THE WALL STREET JOURNAL: Backlash Spreads As Profits Surge At Oil Companies: "Exxon, Shell Net $19 Billion, Fueling Calls for Profit Tax, Efforts to Boost Stockpiles": "If there are those who abuse the free enterprise system to advantage themselves and their businesses at the expense of all Americans, they ought to be exposed, and they ought to be ashamed,": Posted Saturday 29 October 2005
Exxon, Shell Net $19 Billion,
Fueling Calls for Profit Tax,
Efforts to Boost Stockpiles
By JEFFREY BALL in Dallas, JOHN J. FIALKA in Washington and RUSSELL GOLD in Austin, Texas
Staff Reporters of THE WALL STREET JOURNAL
October 28, 2005; Page A1
As high fuel prices roil consumers and Congress considers a variety of measures to ease the impact, Exxon Mobil Corp. and Royal Dutch Shell PLC, the world's No. 1 and No. 3 oil companies, weighed in with record third-quarter earnings that totaled almost $19 billion.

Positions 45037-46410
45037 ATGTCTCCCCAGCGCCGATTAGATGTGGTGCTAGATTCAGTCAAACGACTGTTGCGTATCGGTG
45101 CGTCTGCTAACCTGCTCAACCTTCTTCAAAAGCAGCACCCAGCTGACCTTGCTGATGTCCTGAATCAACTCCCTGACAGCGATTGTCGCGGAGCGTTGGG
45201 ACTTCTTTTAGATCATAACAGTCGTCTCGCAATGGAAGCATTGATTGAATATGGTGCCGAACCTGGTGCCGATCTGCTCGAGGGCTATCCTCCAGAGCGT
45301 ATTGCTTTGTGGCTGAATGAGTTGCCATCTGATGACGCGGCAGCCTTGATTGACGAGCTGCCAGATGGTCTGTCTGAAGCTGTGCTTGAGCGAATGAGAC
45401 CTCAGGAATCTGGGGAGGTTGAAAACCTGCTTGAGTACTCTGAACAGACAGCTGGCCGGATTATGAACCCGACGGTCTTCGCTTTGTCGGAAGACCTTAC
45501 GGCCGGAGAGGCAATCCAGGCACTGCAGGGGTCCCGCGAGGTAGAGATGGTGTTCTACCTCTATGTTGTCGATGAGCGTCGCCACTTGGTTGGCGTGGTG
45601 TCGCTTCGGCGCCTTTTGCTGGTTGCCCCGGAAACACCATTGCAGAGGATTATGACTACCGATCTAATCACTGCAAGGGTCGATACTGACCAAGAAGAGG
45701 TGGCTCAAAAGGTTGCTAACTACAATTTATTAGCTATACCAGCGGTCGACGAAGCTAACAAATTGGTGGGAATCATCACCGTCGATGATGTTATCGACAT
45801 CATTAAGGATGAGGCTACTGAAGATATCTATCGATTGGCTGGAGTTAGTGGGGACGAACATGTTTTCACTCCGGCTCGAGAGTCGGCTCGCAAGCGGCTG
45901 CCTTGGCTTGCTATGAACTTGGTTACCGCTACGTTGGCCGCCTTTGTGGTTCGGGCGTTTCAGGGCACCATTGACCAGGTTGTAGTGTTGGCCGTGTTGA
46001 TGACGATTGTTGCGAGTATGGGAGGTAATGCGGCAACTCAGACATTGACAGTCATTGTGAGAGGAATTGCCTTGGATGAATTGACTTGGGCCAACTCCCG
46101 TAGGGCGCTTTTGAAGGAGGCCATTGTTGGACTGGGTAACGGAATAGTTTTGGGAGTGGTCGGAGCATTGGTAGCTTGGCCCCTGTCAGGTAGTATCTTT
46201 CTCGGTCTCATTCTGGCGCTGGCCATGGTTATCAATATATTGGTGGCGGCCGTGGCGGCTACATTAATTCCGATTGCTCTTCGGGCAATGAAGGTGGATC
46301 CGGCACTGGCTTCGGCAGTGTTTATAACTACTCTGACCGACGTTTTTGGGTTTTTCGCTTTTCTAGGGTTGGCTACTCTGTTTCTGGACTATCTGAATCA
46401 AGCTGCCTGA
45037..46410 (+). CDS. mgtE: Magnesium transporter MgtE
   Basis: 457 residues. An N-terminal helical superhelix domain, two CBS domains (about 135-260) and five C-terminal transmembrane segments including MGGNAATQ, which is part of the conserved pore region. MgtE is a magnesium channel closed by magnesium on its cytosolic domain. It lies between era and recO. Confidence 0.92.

Riding a wave of high prices for oil, gasoline and natural gas, Exxon reported third-quarter net income of $9.92 billion, up 75% from the year-ago period, on revenue of $100.72 billion. It was among the biggest quarterly profits of any company in history, and amounted to a per-minute profit of $74,879.23 during the quarter. A handful of other companies have posted higher quarterly earnings in the past, but only with the help of big accounting adjustments, while Exxon's results came mostly from operations.
Shell, the third largest oil company by market value behind Exxon and Britain's BP PLC, said its third-quarter net income rose 68% to $9.03 billion, on $76.44 billion in revenue. Like Exxon, its profit came mostly from operations.
The companies' combined quarterly revenue of $177.16 billion exceeded Denmark's economic output last year.
Signaling its awareness of the sheer size of the numbers and the resulting political concerns about how companies are benefiting from higher energy prices, Exxon ran an advertisement yesterday in some newspapers acknowledging that its earnings "are indeed at a record high" but arguing that "oil earnings are not out of step with other major industries."